A 19-year-old Estacada man has been arrested following an incident in which he allegedly attacked an elderly woman in a grocery store parking lot and attempted to flee the scene in her pickup truck.
The assailant, Rick Douglas Simmons, allegedly caused a disturbance outside the Harvest Market in Estacada at approximately 7:15 p.m. Sunday. According to police, he approached one woman, shoved her and stated that he was suicidal and she should call the police.
Police say he then walked across the parking lot toward a 71-year-old woman and punched her in the face. She fell to the ground and was briefly unconscious. Simmons then entered her vehicle in what appeared to be an attempt to steal it.
Bystanders quickly came to the injured woman’s aid and stopped Simmons from leaving. Police say they moved the victim out of harm’s way and tried to remove the keys from the vehicle. During the struggle, Simmons drove the truck forward, running into a bottle return machine and damaging the vehicle in the process.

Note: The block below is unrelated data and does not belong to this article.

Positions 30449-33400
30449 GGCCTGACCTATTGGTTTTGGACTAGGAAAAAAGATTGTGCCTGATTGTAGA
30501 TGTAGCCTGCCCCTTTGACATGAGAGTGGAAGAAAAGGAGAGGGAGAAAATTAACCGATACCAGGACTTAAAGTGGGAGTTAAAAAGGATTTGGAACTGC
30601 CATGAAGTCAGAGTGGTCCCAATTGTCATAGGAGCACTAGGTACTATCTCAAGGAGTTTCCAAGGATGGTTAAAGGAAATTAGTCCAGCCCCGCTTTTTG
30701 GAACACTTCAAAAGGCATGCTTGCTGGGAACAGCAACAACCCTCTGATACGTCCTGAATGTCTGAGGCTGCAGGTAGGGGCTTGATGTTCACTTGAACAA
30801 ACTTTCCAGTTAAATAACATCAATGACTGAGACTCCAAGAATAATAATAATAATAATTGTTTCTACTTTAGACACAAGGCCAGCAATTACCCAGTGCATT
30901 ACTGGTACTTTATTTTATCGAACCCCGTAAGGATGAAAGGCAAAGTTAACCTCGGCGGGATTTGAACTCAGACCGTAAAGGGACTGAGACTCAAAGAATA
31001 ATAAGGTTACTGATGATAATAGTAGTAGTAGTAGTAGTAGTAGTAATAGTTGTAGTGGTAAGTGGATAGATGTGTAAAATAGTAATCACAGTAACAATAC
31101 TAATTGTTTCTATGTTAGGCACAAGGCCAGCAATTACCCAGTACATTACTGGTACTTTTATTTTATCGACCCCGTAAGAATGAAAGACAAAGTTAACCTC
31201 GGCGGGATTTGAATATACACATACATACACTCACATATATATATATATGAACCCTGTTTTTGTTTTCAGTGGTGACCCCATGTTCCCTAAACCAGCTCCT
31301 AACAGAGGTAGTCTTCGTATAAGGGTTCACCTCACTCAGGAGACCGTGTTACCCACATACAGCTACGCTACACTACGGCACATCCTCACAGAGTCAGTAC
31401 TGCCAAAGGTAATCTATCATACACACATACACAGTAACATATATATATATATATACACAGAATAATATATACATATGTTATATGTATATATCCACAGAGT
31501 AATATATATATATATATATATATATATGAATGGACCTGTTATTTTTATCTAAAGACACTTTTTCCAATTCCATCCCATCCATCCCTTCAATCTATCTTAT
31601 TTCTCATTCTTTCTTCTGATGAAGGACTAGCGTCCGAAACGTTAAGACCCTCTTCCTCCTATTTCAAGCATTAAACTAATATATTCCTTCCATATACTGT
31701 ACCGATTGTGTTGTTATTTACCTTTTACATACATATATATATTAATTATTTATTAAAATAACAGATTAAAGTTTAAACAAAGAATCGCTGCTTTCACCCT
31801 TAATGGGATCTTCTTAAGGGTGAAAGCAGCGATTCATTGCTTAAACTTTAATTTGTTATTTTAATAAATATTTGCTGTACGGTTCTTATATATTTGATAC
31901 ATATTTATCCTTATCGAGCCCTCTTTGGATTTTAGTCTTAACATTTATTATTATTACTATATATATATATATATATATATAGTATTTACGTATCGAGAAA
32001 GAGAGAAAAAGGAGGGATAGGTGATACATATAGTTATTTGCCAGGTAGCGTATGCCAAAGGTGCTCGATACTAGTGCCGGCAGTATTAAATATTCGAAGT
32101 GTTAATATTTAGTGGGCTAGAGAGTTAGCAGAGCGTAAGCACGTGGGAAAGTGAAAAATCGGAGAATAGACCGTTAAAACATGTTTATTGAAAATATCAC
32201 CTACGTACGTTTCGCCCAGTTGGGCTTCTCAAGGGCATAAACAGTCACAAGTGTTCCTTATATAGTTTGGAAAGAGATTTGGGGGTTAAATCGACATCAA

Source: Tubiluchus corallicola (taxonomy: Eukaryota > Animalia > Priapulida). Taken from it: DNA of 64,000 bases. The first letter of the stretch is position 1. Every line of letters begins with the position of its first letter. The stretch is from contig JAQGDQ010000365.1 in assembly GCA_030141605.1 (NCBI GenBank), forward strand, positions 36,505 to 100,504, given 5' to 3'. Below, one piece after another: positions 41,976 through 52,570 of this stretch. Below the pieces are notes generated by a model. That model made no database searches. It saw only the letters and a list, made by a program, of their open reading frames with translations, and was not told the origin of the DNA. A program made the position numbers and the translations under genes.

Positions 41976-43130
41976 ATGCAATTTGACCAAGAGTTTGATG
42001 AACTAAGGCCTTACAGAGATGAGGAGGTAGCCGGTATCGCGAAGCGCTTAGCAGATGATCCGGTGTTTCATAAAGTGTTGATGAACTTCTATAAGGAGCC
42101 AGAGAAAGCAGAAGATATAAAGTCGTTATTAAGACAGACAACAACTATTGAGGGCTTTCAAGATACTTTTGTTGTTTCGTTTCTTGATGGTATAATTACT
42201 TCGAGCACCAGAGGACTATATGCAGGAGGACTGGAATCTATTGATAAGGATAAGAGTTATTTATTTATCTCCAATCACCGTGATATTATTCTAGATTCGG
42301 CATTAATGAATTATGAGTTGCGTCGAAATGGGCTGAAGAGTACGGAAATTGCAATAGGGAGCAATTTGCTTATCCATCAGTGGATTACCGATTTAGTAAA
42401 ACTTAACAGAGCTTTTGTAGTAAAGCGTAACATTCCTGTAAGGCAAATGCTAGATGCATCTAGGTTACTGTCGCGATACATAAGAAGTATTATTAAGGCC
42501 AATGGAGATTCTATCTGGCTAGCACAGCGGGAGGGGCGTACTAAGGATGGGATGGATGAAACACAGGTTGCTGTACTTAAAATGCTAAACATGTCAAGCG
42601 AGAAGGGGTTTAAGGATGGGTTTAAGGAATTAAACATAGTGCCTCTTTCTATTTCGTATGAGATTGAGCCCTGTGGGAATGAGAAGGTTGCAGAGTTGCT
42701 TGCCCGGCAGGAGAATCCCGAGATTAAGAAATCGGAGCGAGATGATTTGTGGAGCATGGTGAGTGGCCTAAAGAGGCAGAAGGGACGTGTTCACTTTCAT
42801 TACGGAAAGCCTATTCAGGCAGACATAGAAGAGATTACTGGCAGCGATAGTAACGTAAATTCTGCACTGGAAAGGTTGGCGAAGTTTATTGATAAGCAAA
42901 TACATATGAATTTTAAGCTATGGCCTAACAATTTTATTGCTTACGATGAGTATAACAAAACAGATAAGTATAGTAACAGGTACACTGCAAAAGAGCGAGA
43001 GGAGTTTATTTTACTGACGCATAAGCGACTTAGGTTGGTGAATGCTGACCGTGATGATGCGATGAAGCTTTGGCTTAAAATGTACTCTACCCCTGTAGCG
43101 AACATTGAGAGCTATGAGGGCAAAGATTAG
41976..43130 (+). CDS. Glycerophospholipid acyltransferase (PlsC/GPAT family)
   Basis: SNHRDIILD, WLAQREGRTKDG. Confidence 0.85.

Several bystanders were then able to remove Simmons from the truck and hold him down on the ground until deputies arrived. He was arrested without further incident.
Estacada Fire and American Medical Response personnel arrived at the location to render first aid to the injured woman. Police say she suffered bumps and bruises, but was able to leave the scene with family members.
Simmons was bleeding from cuts on his arms that police say happened before the altercation in the parking lot. He later told deputies that he had taken hallucinogenic mushrooms that afternoon.
Simmons was transported to and booked at the Clackamas County Jail on charges of third-degree assault, unlawful use of a motor vehicle, second-degree criminal mischief and reckless endangering. Bail was set at $75,000.
Dash cam video of the aftermath can be seen below:
The Canby Now Podcast is dedicated to the radical idea that news is not a product and should be free for all. Ironically, for this model to survive, we do need the (voluntary) support of our community. Find out more about how you can help sustain the work of the Canby Now Podcast for as little as $1 a month at canbynowpod.com/support. Thanks!